Last week, the well-known former pastor of NewSpring Church in South Carolina announced via a Facebook video that he was checking into a treatment center. Perry Noble was fired from the mega-church with an attendance of 30,000 earlier this month for an alcohol addiction.
According to the Christian Post, NewSpring Church Executive Pastor Shane Duffey said that the executive pastors over a period of months confronted Noble about his increased reliance on alcohol. Because he didn’t take the necessary steps toward correcting his course, he was “no longer qualified as outlined in I Timothy 3 and the church bylaws to continue as pastor of the NewSpring Church.”
While serving as Pastor, Noble took the position that the Scriptures do not prohibit the use of alcohol, but only prohibits drunkenness — a common view among many Christians today.
It’s the same view touted in a video posted this week by the pastor of the Arizona-based Trinity Church, Mark Driscoll. Driscoll, also exceedingly well-known, said he didn’t think that the abstinence position “is a good one.”
Noble, who has been affiliated with Southern Baptists, would do well to embrace the admonition of the Southern Baptist Convention’s resolution against alcohol approved in June of 2006. Neither would the principles in the resolution hurt Driscoll to adopt either, or any other minister of the Gospel.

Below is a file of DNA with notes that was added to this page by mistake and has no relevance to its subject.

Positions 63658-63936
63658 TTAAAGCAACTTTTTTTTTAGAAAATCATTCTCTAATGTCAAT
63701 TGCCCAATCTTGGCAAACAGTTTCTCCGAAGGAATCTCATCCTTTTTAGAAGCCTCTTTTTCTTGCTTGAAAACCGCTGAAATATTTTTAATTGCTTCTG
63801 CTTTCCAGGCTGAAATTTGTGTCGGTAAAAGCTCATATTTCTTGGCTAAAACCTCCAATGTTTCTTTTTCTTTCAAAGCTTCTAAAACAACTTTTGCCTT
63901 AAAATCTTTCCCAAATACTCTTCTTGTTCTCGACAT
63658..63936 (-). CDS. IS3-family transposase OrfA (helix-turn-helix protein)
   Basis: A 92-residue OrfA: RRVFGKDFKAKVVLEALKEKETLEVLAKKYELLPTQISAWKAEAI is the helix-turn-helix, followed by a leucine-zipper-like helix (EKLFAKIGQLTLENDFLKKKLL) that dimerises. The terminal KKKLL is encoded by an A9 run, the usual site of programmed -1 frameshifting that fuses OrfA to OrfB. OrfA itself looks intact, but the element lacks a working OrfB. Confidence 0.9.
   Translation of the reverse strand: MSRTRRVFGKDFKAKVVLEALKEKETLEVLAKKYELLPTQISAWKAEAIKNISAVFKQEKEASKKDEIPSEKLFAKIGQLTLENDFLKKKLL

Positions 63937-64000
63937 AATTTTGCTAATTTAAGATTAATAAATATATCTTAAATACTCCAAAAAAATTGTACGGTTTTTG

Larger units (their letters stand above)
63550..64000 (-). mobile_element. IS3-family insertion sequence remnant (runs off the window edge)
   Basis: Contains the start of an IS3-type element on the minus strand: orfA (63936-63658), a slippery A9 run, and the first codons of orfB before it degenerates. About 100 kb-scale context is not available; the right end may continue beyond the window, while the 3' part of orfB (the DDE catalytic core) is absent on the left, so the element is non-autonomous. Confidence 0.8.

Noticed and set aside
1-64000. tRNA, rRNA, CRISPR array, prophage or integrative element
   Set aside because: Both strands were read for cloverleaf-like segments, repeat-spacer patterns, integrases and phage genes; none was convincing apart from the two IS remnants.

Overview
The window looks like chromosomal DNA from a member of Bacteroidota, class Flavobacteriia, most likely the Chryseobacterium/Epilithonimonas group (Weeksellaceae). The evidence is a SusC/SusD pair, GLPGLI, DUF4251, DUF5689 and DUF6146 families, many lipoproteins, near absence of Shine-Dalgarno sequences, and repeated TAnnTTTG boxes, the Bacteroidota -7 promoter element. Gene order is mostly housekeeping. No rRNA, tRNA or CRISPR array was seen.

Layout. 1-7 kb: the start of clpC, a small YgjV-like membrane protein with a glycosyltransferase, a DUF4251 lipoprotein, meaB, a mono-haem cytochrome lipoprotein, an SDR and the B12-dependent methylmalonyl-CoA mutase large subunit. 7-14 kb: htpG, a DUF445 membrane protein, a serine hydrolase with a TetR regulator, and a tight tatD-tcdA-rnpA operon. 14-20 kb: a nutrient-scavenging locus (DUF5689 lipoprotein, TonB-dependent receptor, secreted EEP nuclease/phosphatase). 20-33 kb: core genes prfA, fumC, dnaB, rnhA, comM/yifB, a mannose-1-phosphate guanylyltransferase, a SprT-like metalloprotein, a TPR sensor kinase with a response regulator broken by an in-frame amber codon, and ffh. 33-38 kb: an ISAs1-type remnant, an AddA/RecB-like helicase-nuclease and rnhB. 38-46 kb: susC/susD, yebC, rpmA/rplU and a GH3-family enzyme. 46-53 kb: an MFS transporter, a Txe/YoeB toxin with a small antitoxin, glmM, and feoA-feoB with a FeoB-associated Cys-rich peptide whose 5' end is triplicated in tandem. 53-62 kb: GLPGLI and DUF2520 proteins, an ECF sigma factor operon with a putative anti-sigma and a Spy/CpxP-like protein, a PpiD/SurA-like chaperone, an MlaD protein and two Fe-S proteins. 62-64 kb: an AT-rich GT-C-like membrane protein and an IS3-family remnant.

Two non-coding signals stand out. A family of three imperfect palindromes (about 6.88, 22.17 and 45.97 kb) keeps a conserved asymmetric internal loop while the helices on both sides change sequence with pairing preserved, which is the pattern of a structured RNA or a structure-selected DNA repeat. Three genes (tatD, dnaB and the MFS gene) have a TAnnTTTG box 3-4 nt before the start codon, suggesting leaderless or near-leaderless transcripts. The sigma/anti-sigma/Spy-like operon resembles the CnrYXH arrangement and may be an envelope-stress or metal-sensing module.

The resolution reads, in part:
“WHEREAS, The use of alcohol as a recreational beverage has been shown to lead individuals down a path of addiction to alcohol and toward the use of other kinds of drugs, both legal and illegal; and
“WHEREAS, There are some religious leaders who are now advocating the consumption of alcoholic beverages based on a misinterpretation of the doctrine of ‘our freedom in Christ’ now, therefore, be it
“RESOLVED, That we urge Southern Baptists to be actively involved in educating students and adults concerning the destructive nature of alcoholic beverages; and be it finally
“RESOLVED, That we commend … and promote abstinence …”
In his video, Driscoll contends that Jesus made wine and shared in drinking wine. He said the total abstinence view is a difficult one to maintain scripturally because sometimes God’s people partake in alcohol consumption — even in worship to God.
Driscoll is right that Jesus made wine, but there is absolutely no biblical evidence that the wine he made was intoxicating. That assessment is purely a matter of personal speculation and interpretation.
Driscoll is also right that wine drinking is often mentioned in the Bible in positive and not just negative ways. However, what is frequently not understood is that our English translations make no distinctions between words denoting different kinds of wine. In some cases, the references are to sweet, unfermented wine — something positive. In other cases, the references are to alcoholic wine — something quite negative.
There are those who will say that this view of a “two wine theory” has been thoroughly disproven. Hardly! It may have been disapproved of by many, but never disproved. In fact, there is considerable ancient documentation, as well as biblical evidence to support the view. Nevertheless, even if this theological stance could be completely debunked, there would still be more than enough reasons drawn from common sense to support the position of abstinence.
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SOURCE: The Christian Post
Rev. Mark H. Creech is executive director of the Raleigh-based Christian Action League of North Carolina Inc.